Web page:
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Shortly after Germany invaded Poland, Canada declared war on Germany on September 9th, 1939. Canadian citizens were not too worried about conscription because the Canadian government renewed its pledge not to conscript soldiers for overseas service, and most of all, Canada’s role in the war was only to provide materials and help in the training of Commonwealth aircrews.[3] Canadian men were discouraged from enlisting in the infantry because of the high expected casualty rate.

When France fell in 1940, Canada was now the second-largest player in the war, and overseas Canadian Allies were in danger of falling to the Nazis; so King changed the conscription policy to only allow home defense by implementing the National Resources Mobilization Act[4]. This Act enabled the conscripted soldiers to use the property and services of Canadians to defend the country. Later on, Bill 80 was introduced and passed on April 27th, 1942, and this allowed for overseas conscription for active duty if it was deemed necessary. Bill 80 was then put into effect after D-Day in 1944 because it was deemed necessary for overseas conscription because of the high casualty rates on the front lines, which left the army short.

As a final point, King’s strategy worked. For the most part, the public did not have the same reaction to conscription as it did in WWI. To keep the citizens calm, King renewed his pledge not to conscript soldiers for overseas service; King also stated that he was against conscription and would not implement conscription. English speaking Canadians had British loyalty, and the public believed that if the British went to war, the Canadians would also want to go to war; this will play a significant part as to why conscription slowly became widely accepted.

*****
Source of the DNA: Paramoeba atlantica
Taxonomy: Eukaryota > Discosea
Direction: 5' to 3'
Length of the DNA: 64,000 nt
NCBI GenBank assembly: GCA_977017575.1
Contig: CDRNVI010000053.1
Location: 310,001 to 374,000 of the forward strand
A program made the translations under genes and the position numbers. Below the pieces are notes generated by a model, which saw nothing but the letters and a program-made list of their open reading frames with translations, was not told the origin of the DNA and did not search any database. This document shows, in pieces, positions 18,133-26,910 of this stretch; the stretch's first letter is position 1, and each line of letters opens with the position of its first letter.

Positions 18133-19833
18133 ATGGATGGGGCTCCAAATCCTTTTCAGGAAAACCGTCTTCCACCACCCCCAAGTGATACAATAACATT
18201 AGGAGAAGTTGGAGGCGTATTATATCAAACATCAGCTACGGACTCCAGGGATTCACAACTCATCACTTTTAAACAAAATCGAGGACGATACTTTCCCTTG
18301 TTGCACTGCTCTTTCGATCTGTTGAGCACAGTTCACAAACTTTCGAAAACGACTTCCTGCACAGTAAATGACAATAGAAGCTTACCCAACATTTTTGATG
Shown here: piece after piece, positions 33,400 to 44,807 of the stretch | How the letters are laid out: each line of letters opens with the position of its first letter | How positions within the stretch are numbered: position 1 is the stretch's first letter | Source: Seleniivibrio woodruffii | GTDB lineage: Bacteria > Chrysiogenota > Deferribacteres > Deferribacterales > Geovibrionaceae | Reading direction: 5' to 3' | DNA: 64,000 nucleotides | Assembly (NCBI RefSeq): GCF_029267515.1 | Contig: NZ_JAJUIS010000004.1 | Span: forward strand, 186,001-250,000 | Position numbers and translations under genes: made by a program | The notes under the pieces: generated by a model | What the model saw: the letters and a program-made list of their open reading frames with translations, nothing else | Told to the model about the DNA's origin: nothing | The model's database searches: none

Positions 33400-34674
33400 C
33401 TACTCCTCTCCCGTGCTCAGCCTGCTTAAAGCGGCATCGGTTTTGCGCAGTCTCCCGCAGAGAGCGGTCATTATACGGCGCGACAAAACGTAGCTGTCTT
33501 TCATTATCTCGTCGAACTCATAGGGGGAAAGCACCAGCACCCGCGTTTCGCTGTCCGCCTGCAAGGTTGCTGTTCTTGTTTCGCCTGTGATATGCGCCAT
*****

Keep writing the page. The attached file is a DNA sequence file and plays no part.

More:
Nearing the end of WWI, there was a pledge not to conscript soldiers overseas. These lead Canadian citizens into a false sense of security, especially when WWII started and when Canada joined the war. At that point, Canada played a passive role and only provided other Allied countries with goods or training; King was happy with how it turned out because King wanted to avoid war at all costs because of the apparent repercussions.

After all, the very idea of conscription was frowned upon by Canadian citizens. If a political figure openly supported it or implemented it, it would be political suicide; King knew if he got involved in the war, he would have to implement conscription at some point because of how powerful the Nazis were, and if Canada did fight, there would be a substantial number of casualties and would need extra support from conscripts.

As France fell and Canadian troops needed reinforcements, Canada changed their conscription policy, only allowing home defense for conscription; the public did not have an adverse reaction because they saw it as a necessary step as the war progressed. People started to speak out in favor of conscription because they saw how damaging this war was so far. These circumstances were perfect because King, making sure that he gets public approval, held a vote on whether to allow overseas conscription, and the Bill came with positive reception, and Bill 80 was passed.

READ:
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Bill 80 would allow overseas active duty for conscripts if deemed necessary and the vote for Bill 80 made sure that Canada’s people could not get mad at the government or King because they voted for the Bill, and when it was used in 1944, nobody ended up getting mad as they felt it was their only choice.[5]